Dragon Eggs for Easter
When I moved house a few years ago, I got rid of most of my holiday decorations. Not that I had too many. I’ve never spent that much time or attention on seasonal (or any other kind) of decoration.
The obvious reason of downsizing was one excuse. The fact that I was moving to a larger, newer house, another. Then there was the fact that I’d lived in the old house for nearly forty years. A lot of what I had was old and decrepit.
So I kept a very few things for which I had special memories and got rid of the rest. My intention was to start out fresh.
I like the idea of seasonal decorations. They add interest and, I think, help me connect to the here and now. I spend a lot of time in my head or on a computer. There’s not much room for what goes on outside in those spaces. I need prompts. Decorations can be great prompts.
I don’t much like to shop. And pandemics give me even more excuses to not leave my house. So the rate at which I accumulate decorations for minor holidays is pretty slow. All of my Easter decorations, for example, don’t fill a shoe box.
Every year, I try to add one item to my decorating stash. That’s about all the time and patience I have for the process. I wasn’t impressed with what was available for decorations at the grocery or drug stores (big surprise), so, as is my want, I looked for what was available to print on my 3D printer.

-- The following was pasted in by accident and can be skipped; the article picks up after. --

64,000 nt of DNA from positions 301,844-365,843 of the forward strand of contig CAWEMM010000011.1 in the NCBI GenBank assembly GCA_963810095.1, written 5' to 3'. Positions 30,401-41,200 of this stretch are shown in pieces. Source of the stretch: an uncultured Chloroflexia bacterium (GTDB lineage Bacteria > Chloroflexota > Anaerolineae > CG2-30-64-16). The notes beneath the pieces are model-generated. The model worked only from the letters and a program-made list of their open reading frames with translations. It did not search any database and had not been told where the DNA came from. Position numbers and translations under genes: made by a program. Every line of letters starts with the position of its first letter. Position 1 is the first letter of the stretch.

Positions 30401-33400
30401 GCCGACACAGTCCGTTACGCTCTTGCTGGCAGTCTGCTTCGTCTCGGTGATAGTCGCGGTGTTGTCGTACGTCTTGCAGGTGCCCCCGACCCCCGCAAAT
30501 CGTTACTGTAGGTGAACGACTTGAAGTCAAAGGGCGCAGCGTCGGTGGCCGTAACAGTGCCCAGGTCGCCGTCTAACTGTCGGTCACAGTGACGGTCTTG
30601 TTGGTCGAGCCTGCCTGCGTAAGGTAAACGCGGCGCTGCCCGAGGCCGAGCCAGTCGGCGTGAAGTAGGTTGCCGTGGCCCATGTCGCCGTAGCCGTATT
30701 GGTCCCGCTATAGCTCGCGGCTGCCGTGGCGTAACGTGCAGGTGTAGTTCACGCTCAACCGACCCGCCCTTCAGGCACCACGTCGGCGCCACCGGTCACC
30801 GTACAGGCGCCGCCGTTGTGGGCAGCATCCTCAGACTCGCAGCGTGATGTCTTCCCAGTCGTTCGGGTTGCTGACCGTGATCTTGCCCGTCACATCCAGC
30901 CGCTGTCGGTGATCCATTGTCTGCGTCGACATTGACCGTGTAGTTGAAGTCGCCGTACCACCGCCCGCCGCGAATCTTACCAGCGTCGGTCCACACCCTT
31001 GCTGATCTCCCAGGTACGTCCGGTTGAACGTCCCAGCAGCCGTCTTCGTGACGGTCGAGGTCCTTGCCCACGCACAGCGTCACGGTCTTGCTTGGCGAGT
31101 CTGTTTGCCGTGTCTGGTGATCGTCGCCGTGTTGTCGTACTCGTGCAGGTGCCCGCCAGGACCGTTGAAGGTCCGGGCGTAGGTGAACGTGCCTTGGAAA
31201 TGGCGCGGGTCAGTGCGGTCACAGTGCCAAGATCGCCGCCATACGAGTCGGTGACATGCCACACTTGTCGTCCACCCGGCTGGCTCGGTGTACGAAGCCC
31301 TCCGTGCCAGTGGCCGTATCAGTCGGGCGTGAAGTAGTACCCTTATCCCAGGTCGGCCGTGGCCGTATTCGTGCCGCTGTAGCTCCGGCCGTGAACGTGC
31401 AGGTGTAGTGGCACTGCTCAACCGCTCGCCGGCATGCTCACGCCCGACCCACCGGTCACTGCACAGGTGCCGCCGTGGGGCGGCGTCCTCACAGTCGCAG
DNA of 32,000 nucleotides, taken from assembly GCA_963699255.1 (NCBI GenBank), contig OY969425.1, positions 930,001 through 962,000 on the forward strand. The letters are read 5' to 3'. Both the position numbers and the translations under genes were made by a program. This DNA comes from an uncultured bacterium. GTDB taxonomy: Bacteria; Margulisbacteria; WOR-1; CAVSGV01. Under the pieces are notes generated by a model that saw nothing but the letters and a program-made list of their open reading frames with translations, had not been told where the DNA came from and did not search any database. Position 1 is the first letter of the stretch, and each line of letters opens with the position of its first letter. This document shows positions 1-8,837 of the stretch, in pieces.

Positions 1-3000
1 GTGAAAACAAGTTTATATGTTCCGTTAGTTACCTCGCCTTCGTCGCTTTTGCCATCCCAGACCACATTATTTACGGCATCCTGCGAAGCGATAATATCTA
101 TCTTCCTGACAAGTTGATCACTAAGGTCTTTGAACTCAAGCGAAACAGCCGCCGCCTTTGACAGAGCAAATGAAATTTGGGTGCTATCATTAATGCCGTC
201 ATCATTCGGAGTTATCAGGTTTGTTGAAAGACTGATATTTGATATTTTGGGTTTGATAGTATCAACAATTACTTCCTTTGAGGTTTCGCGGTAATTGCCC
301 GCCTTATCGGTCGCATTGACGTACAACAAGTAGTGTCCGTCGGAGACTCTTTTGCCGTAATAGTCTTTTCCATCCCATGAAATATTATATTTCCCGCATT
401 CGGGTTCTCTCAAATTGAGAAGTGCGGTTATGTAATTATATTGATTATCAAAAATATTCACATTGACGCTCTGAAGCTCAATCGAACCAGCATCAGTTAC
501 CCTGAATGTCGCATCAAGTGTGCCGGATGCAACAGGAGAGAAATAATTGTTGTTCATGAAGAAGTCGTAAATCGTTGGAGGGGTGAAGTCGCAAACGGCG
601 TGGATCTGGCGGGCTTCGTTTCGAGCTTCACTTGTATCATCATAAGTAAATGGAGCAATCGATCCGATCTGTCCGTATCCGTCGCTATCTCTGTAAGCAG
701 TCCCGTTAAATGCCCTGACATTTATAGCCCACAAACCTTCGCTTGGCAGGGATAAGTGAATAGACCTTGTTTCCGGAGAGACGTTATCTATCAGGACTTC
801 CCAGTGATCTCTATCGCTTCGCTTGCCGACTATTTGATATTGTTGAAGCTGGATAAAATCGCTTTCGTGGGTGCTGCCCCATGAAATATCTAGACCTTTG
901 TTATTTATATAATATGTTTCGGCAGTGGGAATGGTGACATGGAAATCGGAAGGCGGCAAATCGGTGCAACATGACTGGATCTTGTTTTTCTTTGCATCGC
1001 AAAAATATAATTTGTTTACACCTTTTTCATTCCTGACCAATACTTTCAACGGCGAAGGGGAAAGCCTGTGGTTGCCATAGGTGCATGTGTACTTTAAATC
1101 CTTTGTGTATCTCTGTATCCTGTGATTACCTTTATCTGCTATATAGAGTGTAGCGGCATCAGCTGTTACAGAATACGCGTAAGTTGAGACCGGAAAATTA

There are hundreds, if not thousands, of 3D objects available for printing. Some are adorable. Some are beyond tacky. Some fall into the class of private jokes. When I see a pattern that catches my eye, I save it in my ‘Easter’ folder. I’ve probably got a couple dozen items bookmarked that way.
As it got closer to Easter, I looked through that collection. Really, there was only one object that I had any interest in printing, the dragon egg. I’d gotten some new gold silk PLA filament recently and thought that might make an interesting print.
Well, when you put together a great design and beautiful filament, the result can be stunning. In my 2+ years of 3D printing, I count this as the most stunning thing I have ever printed. I liked it so much that I scaled up the model to print it in two larger sizes. So far, I’ve printed six of these eggs. I may print even more.
The dragon eggs as shown in the photo are printed in two colors of filament: gold and copper. The eggs themselves screw together from two halves so that you can hide surprises within. As someone with a container fetish, that really appeals to me.